It's too expensive, which means the yield is too low, and investors can likely pick up the stock at a better price in the next few months, writes MoneyShow's Jim Jubak, also of Jubak's Picks.
I like everything about Western Gas Partners (WES)...but the partnership’s unit price of $51.43 at the close on November 2.
That’s above my $49 target price. I’m therefore selling Western Gas Partners out of my Jubak’s Picks portfolio today, with a 40.7% price gain (plus dividends) since I added it to the portfolio on November 16, 2011.
I’ve said repeatedly that in the current extended environment of low interest rates, investors should look for MLPs (master limited partnerships) with a pipeline of attractive projects where they can put borrowed money to work and earn a hefty return. Those returns, then, flow back to investors in the form of increased future distributions.
That exactly describes Western Gas Partners. On October 31, the partnership told investors that it had a pipeline of dropdowns from former parent Anadarko Petroleum (APC) and new projects of better than $1 billion. Distributions to investors would grow by “at least” 15% by the end of 2013. That would bring distributions to $2.254 a partnership unit by the end of 2013 from a projected $1.96 in 2012.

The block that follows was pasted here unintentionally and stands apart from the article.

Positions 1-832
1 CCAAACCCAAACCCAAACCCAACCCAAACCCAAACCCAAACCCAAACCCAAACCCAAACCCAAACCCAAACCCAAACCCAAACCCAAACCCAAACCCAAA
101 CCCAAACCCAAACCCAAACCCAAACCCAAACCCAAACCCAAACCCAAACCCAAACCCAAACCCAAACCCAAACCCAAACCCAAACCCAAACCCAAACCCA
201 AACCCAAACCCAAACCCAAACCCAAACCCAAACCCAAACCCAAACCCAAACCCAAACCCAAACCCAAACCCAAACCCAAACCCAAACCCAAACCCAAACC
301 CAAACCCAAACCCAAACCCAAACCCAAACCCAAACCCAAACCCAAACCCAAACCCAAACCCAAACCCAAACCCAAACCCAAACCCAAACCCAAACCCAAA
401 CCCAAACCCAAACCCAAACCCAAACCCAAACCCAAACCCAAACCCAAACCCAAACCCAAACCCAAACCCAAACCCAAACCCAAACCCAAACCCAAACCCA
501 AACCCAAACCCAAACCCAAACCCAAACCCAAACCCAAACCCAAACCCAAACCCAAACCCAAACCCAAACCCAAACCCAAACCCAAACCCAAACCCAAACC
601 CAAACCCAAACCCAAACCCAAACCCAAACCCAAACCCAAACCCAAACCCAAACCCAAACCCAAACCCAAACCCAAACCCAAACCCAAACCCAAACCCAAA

That problem with that, however, is that the run up in the unit price—13.4% in the last three months from a July 1 price of $45.37—has reduced the projected end of 2012 yield on Western Gas Partners to 3.81%. Even with the projected 15% increase in distributions, the yield climbs to just 4.4% by the end of 2013.
That's less than I’d like in yield right now. As I wrote on October 30, in my post “A strategy for profiting from the US fiscal cliff—just in case,” I think there’s a good chance that post-election fears of the US plunging over the year-end fiscal cliff created by automatic budget cuts from the debt-ceiling deal and the expiration of Bush administration tax cuts will take a bite out of stock prices.
In that environment, I’d be looking especially hard to see if any dividend-paying stocks or partnerships sold off heavily enough to push yields above my 5% target for a paranormal market. Western Gas Partners has shown enough volatility—the 52-week range is from $34.25 to $53.17—to make it a potential target in fiscal-cliff volatility.
I think it’s worth selling the units here and seeing if I can pick them up with a lower price and a higher yield on volatility in December or January.
Jubak Global Equity Fund, may or may not now own positions in any stock mentioned in this post. The fund did not own shares of Western Gas Partners as of the end of September. For a full list of the stocks in the fund as of the end of September, see the fund’s portfolio here.